IN­SIDE LINES

What it’s like for those run­ning ‘county lines’ drugs net­works

The New European - - Agenda - BY GRACE ROBIN­SON

The po­lice use the term ‘county lines’. To those in­volved, it is ‘go­ing cunch’ (coun­try) or ‘go­ing OT’ (out there). What it en­tails is sim­ple: the grow­ing prac­tice among crim­i­nal gangs – when the sup­ply of drugs out­strips de­mand in ma­jor cities – of trav­el­ling to re­mote ru­ral ar­eas and mar­ket towns in search of new cus­tomers.

The process has ini­ti­ated ugly forms of ex­ploita­tion. Chil­dren as young as 12 are hired as ‘run­ners’ to trans­port and sell il­licit drugs, while the homes of vul­ner­a­ble adults are oc­cu­pied with­out per­mis­sion to cre­ate a base to sell from – a prac­tice known as ‘cuck­oo­ing’.

Tack­ling county lines is now a na­tional pri­or­ity: the govern­ment has launched a new £3.6m Na­tional County Lines Co­or­di­na­tion Cen­tre, made up of ex­perts from the Na­tional Crime Agency. The cen­tre aims to mea­sure the threat of county lines, fo­cus re­sources on the most se­ri­ous of­fend­ers and work closely with part­ners in health, wel­fare and ed­u­ca­tion to re­duce the harms as­so­ci­ated with the prac­tice.

For our lat­est re­search, pub­lished in the In­ter­na­tional Jour­nal of Of­fender Ther­apy and Com­par­a­tive Crim­i­nol­ogy, we spoke with mem­bers of or­gan­ised crime groups, po­lice, staff on youth of­fend­ing teams and young peo­ple aged be­tween 14 and 17 in­volved in drugs gangs in Glas­gow, Scot­land and Mersey­side, Eng­land, to find out what leads them to get in­volved in this prac­tice, and how it af­fects their lives.

Be­fore gangs started us­ing the county lines model, class A drugs such as heroin and crack co­caine were typ­i­cally sup­plied in re­mote ar­eas by user-deal­ers who would sell to lo­cals from their own sup­ply. Com­pe­ti­tion in these ar­eas was low, and vi­o­lence was kept to a min­i­mum.

But in re­cent years, gangs have been us­ing ex­pe­ri­ence gained in the big cities to en­ter into smaller, satel­lite ar­eas with high de­mand, good profit mar­gins and low po­lice pres­ence. They are lev­er­ag­ing vi­o­lent rep­u­ta­tions earned in the big cities to in­tim­i­date and dom­i­nate ex­ist­ing play­ers in the il­le­gal drugs mar­ket. Po­lice in pic­turesque county towns such as Shrews­bury are now deal­ing with turf wars.

Dur­ing our re­search, we found that one of the root causes of this prob­lem is how nor­mal it is among teenagers to use cannabis – and the mon­e­tary cost of this. Young peo­ple in our study be­gan smok­ing the drug recre­ation­ally with their friends as young as 13. Per­haps more sig­nif­i­cant than the psy­cho­log­i­cal and phys­i­cal ef­fects of cannabis use, which are height­ened around the time of pu­berty, was the fact that it cost money that these ado­les­cents did not have. The ma­jor­ity of county lines work­ers we in­ter­viewed in Mersey­side owed money to a drug dealer. They ac­crued debt by hav­ing their drugs ‘on tick’ – a slang term for a ‘buy now, pay later’ scheme. When they failed to pay, the in­debted were forced into work­ing for their deal­ers. Work­ing the lines meant be­ing de­ployed any­where at any time, an­swer­ing the phone with­out de­lay when their masters (or clients) called, and leav­ing their post only to meet pay­ing cus­tomers.

Debt bondage wasn’t the only way peo­ple ended up work­ing the lines. Some of our in­ter­vie­wees in Glas­gow en­tered the trade by their own vo­li­tion. They were will­ing to travel and sim­ply asked known drug deal­ers for a job. Ow­ing to bore­dom, poverty and a sense of hope­less­ness about their le­git­i­mate job prospects, these young peo­ple felt they had no choice but to sell drugs.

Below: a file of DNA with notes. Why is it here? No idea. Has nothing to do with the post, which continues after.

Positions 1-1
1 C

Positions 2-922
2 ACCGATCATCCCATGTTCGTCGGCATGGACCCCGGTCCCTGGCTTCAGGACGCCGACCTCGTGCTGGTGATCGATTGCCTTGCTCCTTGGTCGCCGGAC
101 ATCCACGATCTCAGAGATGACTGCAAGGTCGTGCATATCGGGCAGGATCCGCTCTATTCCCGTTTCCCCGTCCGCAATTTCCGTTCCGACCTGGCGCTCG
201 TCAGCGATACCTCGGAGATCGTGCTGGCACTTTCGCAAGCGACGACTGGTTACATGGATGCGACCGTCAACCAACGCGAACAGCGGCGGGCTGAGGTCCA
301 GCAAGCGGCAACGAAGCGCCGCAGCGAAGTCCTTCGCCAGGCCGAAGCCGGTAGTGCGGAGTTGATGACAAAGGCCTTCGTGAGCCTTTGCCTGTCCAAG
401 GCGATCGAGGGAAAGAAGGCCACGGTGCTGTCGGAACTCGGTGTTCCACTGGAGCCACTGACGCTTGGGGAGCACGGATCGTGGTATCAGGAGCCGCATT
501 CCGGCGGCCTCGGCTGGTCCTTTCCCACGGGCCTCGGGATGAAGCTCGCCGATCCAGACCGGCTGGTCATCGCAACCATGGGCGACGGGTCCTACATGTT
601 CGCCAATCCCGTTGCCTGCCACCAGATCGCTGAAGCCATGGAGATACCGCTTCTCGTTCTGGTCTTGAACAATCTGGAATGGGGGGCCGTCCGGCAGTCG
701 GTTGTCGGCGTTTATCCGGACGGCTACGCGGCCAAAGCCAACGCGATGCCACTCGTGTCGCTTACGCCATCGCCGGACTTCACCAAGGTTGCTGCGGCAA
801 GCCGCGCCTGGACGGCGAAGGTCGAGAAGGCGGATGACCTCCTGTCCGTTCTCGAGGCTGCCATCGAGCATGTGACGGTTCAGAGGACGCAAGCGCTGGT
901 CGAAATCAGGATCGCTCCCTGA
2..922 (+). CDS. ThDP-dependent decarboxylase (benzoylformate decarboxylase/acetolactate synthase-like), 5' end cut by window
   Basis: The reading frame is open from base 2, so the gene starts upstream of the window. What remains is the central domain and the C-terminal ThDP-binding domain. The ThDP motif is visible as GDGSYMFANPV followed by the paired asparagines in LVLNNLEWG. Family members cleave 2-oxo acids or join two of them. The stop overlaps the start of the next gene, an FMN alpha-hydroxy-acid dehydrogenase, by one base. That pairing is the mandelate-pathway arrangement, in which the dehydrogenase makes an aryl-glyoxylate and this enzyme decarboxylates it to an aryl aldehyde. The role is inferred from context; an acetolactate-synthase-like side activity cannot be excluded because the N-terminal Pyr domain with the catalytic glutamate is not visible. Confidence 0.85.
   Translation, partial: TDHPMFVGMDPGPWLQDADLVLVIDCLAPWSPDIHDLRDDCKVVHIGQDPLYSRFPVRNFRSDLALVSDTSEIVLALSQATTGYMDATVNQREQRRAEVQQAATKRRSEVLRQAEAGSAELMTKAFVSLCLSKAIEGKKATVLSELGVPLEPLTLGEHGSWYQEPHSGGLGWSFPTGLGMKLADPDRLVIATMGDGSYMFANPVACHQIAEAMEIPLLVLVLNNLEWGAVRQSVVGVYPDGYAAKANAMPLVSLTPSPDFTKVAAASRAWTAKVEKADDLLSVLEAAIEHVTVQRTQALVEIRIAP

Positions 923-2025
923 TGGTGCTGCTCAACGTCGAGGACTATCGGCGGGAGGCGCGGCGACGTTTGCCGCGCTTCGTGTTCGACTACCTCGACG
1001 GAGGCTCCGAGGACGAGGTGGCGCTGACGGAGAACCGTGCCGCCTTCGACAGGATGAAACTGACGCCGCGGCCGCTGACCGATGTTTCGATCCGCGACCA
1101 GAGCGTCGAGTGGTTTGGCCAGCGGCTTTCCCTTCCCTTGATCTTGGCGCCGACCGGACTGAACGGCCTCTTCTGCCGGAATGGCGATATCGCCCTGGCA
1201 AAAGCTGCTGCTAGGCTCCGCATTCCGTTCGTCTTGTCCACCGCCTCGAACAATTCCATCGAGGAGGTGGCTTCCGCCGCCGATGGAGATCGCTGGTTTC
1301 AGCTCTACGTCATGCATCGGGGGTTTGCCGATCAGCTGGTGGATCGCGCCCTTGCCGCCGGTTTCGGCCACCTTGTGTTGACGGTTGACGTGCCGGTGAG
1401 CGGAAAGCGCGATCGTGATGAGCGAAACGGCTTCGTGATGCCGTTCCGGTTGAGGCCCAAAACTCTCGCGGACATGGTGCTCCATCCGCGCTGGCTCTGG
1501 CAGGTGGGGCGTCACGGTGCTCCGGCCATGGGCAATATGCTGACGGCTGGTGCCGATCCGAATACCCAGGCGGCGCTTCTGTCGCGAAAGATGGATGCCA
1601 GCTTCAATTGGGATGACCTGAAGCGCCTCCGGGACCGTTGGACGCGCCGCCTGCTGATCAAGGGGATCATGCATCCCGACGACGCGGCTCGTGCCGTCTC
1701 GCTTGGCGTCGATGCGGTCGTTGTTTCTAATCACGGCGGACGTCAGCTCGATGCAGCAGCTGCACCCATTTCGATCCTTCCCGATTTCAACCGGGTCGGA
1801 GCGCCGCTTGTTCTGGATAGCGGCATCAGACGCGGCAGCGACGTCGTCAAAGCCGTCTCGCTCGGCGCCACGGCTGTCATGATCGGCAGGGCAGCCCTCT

The ex­pe­ri­ences of young peo­ple who had made a choice (al­beit a con­strained one) to ‘go coun­try’ didn’t fully con­cur with the hor­ror sto­ries about the prac­tice por­trayed by the me­dia. Dur­ing their in­ter­views, some young peo­ple re­called their ex­pe­ri­ences as “funny”, es­pe­cially when they spoke of the ex­ploita­tive re­la­tion­ships they had formed with vul­ner­a­ble drug users.

Young in­ter­vie­wees in both cities re­counted how drug users would be “ter­rored” or in­tim­i­dated to pass the time be­tween wait­ing for the phone to ring and com­plet­ing drug sales. Young peo­ple would en­ter­tain them­selves by get­ting users to per­form sex acts, eat from ash­trays and “shit off the floor” or un­dergo

“chal­lenges” in ex­change for “free” drugs.

Our find­ings ex­pose a para­dox at the heart of county lines – the ex­ploited and the ex­ploiters are of­ten one and the same. Drug deal­ers, drug run­ners and drug users form a hi­er­ar­chi­cal struc­ture, with the most vul­ner­a­ble – the users – at the bot­tom. Drug run­ners look down on drug ad­dicts to make them­selves feel bet­ter about their own sta­tion.

County lines ex­pose that drug pro­hi­bi­tion is not work­ing: cur­rent laws nei­ther ef­fec­tively pre­vent young peo­ple from sell­ing drugs, nor pro­tect the most vul­ner­a­ble in so­ci­ety from con­sum­ing them. Pos­i­tive ini­tia­tives such as the Na­tional County Lines Co­or­di­na­tion Cen­tre are nec­es­sary for shar­ing in­tel­li­gence be­tween po­lice and so­cial ser­vice providers, but con­strained by the folly of ex­ist­ing drug pol­icy.

Our re­search high­lights that a crim­i­nal jus­tice ap­proach based on tough en­force­ment and re­cov­er­ing the pro­ceeds of crime is not enough to dis­suade deal­ers from deal­ing. Un­less we tackle de­mand for il­licit drugs, and the root causes of gang cul­ture – namely so­cial and eco­nomic marginal­i­sa­tion – county lines will con­tinue to be drawn.

GRACE ROBIN­SON talks to those in­volved in the new drugs trade criss­cross­ing Bri­tain and gains some de­press­ing in­sights

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